In Komar’s mind, James has placed Milly in the position of owning an absorbing consciousness upon whom the rest of the consciousnesses flood. In this capacity, she is referred to as both an absorbing consciousness and an imaginative creator. My own interpretation of this analysis is that her perception of what is actually happening differs slightly in the truth. Or more simply put, I think her consciousness thinks one thing while something completely different is being played out upon her. The question then becomes what does all this prove, if anything? For a critical reader of James, I think it proves everything! It gives us the tacit understanding that James isn’t typical in his narrative style, and with such a novel of consciousness, how can he be? His techniques are designed to give the reader a different view of the story from a psychological angle, and he does indeed use language to delineate (as our title allows us insight), or describe, character. The interesting part to understand, to me, is that he doesn’t do it by character dialogue – although this is a useful and popular way to write. Instead of delineating character by long passages of dialogue, he does it by lengthy passages of narration – which not only point to his skills as a dramatist, but also to the fact that he is able to structure such powerful characters out of “thoughts” instead of words or deeds. So in effect, it isn’t the characters use of language, but his own, in terms of describing them. This is the method by which we are granted access into each character’s individual consciousness – and for a very long time, sometimes forced to remain there.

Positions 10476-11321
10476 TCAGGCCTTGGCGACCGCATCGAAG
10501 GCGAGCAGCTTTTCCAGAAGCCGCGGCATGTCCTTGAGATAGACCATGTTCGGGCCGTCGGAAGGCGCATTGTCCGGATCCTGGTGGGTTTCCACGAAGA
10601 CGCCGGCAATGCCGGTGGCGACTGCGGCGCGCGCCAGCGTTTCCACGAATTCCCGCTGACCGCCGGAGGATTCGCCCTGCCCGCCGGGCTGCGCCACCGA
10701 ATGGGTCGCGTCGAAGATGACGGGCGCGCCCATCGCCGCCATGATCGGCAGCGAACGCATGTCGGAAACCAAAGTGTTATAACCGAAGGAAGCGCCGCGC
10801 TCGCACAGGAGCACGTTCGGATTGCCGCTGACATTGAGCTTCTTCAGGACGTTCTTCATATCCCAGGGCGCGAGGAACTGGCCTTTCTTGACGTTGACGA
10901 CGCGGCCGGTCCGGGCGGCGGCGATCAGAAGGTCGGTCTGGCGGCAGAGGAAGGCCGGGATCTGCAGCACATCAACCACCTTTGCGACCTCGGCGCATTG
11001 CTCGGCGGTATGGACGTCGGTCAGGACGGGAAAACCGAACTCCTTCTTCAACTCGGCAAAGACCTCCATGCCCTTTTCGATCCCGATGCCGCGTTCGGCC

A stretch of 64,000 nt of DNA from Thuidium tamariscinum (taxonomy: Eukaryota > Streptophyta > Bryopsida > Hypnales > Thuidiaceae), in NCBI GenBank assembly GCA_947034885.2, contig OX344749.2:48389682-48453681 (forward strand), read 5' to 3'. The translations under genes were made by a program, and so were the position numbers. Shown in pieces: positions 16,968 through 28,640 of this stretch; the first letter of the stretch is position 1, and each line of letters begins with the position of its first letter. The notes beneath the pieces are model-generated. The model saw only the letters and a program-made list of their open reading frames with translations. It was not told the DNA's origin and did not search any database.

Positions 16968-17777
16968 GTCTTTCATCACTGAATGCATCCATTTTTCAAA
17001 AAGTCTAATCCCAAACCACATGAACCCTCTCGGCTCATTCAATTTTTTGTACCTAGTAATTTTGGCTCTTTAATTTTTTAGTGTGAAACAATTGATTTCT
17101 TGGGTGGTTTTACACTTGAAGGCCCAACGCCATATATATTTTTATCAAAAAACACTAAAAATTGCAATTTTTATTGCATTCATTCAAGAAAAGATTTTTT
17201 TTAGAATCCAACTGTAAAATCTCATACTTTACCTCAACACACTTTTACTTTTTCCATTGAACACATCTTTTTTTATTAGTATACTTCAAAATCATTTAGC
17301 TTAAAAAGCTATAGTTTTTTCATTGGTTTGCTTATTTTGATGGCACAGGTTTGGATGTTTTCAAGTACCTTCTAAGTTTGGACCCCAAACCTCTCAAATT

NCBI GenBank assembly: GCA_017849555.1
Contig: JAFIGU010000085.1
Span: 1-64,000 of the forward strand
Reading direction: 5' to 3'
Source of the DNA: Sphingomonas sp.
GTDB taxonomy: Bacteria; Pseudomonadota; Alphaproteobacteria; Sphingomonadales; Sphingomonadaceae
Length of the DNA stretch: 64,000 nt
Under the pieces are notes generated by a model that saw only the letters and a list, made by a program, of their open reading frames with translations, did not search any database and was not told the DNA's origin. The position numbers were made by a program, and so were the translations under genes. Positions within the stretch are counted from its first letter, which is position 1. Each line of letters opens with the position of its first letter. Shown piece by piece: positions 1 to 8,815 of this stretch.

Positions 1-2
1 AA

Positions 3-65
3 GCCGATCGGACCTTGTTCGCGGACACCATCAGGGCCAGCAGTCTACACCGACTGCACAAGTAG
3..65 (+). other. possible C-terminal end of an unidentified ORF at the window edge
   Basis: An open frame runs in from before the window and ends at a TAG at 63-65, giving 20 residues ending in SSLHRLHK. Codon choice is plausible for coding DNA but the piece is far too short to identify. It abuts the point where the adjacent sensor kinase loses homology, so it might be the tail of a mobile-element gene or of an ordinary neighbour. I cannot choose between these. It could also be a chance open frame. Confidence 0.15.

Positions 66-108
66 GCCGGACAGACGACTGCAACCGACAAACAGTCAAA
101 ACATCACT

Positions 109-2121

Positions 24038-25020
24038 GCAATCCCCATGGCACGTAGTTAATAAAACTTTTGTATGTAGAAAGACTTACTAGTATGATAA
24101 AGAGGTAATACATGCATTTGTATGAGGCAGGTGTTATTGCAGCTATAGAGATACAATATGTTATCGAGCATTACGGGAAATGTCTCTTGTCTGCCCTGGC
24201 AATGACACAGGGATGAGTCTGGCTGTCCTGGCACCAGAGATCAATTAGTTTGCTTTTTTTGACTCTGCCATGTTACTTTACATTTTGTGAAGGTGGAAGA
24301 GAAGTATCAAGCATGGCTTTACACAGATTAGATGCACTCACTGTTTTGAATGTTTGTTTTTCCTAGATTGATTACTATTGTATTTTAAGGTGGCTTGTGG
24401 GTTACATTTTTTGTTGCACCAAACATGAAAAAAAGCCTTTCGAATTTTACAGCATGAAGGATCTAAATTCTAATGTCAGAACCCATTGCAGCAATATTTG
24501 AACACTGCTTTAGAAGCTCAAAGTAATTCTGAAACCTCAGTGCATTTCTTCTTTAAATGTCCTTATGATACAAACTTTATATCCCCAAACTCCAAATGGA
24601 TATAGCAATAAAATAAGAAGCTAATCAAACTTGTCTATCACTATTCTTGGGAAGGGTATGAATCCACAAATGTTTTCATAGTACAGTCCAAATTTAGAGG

It is possible to believe that in a novel of consciousness such as this, it would be easy to understand the depths of each character, but James (in my opinion) has many layers. He himself talks about reading between the lines, a process he said was “one of the most interesting pursuits in the world…of the best literature.” And as Komar concludes her essay, I agree with her completely on her final point – if James’s novels are the do-it-yourself type, or rather the perceive-it-yourself type in terms of becoming “attuned” to James’s potential meaning, then his novels provide “an incredibly detailed set of directions.” My personal analysis of this statement is that I couldn’t agree more. His detail speaks for itself within the first few pages of the novel. As he describes Lionel Croy’s surrounds, we get a “sense of the slippery and of the sticky”, a “shabby sofa”, and “glazed cloth”. With a “centre-piece wanting in freshness”, and a “vulgar little room” overlooking a “vulgar little street”, we can see James’s use of detail early on. This is the style we see throughout the novel, which edifies his themes of consciousness. By providing such detail, we become conditioned to look for clues along the way, especially in instances where he leaves things out. This brings me to another point in terms of James’s skill in using language – most notably what he left out.